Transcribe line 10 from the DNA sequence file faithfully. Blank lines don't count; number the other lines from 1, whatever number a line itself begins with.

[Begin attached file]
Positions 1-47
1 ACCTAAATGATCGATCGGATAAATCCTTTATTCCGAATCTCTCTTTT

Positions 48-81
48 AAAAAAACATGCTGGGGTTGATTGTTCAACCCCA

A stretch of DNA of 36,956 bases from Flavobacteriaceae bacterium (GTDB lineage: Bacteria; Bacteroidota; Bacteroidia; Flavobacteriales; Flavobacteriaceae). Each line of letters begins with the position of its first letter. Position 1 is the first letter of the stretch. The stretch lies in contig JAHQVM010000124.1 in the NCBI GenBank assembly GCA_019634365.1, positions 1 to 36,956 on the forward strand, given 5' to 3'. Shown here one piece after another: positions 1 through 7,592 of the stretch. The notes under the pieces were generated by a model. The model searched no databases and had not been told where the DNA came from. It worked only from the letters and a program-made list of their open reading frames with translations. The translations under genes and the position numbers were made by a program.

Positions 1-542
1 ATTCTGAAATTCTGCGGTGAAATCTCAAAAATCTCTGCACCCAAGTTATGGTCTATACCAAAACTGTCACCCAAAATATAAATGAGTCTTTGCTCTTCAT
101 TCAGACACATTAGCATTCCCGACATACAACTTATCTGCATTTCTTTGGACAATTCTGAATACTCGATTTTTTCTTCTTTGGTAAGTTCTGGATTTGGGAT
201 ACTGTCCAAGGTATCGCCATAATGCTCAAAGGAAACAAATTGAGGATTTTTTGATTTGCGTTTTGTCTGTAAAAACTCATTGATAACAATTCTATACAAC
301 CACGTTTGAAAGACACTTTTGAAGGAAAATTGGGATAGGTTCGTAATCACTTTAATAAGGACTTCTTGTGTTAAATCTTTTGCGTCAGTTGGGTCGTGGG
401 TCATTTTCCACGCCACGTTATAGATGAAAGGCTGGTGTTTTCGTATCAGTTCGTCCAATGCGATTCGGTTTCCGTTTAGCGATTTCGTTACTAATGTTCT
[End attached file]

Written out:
301 CACGTTTGAAAGACACTTTTGAAGGAAAATTGGGATAGGTTCGTAATCACTTTAATAAGGACTTCTTGTGTTAAATCTTTTGCGTCAGTTGGGTCGTGGG